By day, Mark Gaulding is director of revenue control and audit at Eisenhower Medical Center. In the evening, he devotes time to books, magazines, letters, and photographs by, about, or owned by the Duke and Duchess of Windsor. In 1986, he began frequenting booksellers with antiquarian and out-of-print stock. Along the way, he discovered others share in this royal obsession. A Duke & Duchess of Windsor Society boasts members in the Netherlands, Canada, and France, as well as England, and they scour ebay for gems to enhance their collections.
“[Ebay] really expanded my collection in ways I never really thought about,” says the Palm Desert resident. He paid a paltry $65 for a book from the Duke’s library that had hidden within its pages a note in the Duke’s handwriting indicating the book’s other two volumes were in his house in France.
Among Gaulding’s collection of 350 books (of which he has read about 75 percent, some multiple times), Gaulding has the Duke’s signed, limited-edition autobiography, for which he paid $800. He also has a signed copy of the Duchess’ autobiography, an obscure book of sermons for the Duke’s coronation (which never happened because he abdicated the throne for Wallis Simpson), and a 1937 first-edition poetic drama made into a movie narrated by Orson Welles. Some books come from the Windsors’ own library, including Conrad Hilton’s biography and Noel Coward’s autobio-graphy, both signed to the Windsors.
Gaulding likens the Duchess’ handwriting to hieroglyphics and says he and other society members exchange letters trying to interpret them.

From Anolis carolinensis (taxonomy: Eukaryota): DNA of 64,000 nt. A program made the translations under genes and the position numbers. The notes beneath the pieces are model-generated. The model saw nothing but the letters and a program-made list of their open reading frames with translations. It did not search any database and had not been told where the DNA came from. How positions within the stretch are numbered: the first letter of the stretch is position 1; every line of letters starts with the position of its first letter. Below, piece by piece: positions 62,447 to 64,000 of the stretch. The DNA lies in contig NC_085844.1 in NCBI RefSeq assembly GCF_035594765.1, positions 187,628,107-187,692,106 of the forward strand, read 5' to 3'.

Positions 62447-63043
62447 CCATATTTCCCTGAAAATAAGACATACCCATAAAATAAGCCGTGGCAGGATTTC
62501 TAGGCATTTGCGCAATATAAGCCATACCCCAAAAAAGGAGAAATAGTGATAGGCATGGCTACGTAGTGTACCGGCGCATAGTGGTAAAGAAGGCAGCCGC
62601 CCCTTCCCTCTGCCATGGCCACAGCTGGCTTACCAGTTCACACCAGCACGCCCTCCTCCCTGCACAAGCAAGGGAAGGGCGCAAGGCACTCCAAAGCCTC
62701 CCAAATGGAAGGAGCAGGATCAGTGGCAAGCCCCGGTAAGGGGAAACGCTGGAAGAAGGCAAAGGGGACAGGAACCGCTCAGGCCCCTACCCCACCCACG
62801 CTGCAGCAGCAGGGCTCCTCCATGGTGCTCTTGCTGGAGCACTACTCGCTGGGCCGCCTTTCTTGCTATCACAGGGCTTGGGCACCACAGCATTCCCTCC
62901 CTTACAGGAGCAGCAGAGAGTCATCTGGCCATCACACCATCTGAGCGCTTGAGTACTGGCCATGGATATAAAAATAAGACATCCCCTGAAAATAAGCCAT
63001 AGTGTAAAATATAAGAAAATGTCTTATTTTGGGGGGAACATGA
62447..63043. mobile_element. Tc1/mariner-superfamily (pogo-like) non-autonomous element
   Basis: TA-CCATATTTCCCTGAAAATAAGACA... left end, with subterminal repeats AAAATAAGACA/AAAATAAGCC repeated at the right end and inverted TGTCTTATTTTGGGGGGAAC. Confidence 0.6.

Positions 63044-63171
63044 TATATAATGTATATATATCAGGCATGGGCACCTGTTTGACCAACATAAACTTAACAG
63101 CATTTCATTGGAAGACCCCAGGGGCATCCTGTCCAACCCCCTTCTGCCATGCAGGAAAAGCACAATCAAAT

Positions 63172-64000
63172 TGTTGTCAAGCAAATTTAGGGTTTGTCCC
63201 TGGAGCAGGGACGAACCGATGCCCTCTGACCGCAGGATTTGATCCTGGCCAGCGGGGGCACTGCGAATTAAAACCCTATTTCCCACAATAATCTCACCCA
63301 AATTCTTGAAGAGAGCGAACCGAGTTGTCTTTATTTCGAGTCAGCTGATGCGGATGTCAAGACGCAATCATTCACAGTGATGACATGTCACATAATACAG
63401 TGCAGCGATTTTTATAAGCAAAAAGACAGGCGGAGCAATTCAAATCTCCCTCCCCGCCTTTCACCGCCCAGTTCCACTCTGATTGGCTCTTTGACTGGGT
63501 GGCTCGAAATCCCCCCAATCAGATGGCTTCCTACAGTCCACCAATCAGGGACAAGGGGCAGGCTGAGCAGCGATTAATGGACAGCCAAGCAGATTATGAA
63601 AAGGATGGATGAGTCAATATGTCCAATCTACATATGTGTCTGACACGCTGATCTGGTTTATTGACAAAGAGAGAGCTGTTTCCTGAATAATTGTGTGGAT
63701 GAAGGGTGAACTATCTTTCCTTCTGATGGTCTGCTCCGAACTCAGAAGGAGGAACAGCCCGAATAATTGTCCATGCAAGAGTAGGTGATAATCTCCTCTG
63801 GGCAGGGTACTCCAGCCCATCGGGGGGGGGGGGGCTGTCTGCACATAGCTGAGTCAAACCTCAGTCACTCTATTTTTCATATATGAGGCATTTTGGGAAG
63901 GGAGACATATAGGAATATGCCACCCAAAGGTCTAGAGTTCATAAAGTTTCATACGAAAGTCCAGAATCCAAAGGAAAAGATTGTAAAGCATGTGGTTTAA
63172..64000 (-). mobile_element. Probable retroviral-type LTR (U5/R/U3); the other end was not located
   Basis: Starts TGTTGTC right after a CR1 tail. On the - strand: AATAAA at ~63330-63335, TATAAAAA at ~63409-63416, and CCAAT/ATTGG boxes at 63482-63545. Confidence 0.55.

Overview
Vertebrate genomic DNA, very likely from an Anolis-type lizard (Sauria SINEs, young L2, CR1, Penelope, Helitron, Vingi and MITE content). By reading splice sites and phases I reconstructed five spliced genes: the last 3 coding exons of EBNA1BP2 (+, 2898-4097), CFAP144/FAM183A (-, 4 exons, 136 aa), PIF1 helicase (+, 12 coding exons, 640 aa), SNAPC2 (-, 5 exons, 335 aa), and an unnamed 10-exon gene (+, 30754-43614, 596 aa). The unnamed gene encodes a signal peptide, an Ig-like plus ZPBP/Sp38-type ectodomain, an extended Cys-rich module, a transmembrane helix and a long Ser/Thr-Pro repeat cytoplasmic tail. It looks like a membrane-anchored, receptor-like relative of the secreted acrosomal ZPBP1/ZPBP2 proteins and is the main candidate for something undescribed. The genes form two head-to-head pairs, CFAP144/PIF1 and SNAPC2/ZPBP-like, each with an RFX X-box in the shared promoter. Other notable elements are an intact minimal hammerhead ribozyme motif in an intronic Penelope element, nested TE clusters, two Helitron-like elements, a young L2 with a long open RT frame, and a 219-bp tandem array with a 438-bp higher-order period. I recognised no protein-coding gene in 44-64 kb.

Four years ago, Gaulding joined other society members on a visit to France, armed with a map to the only house the Windsors ever purchased. He calls a photograph of himself in front of the former tile mill one of his most prized possessions and says the caretaker gave them a personal tour of the house and grounds, where the couple buried some of their many dogs.
Possibly the most valuable possession in Gaulding’s collection is an interview — with film rights — of the Duchess in her Waldorf apartment, for which he paid $2,500.
“I hope to offer it to A&E [cable network] as a newfound profile on the Windsors,” he says, adding that he first needs to protect the copyright in new media formats.
Now serving as editor of the society’s quarterly newsletter (a bound 20-plus-page review of all things Windsor), Gaulding concedes his consumption in the couple’s history is strange. “But in a wonderful way,” he says. “I found a subject matter [that] allowed me to pursue my passion for books.” Discovering ebay and the society has only fueled the flame.
“Now that I have the newsletter, it is important for me to get as many documents as possible.”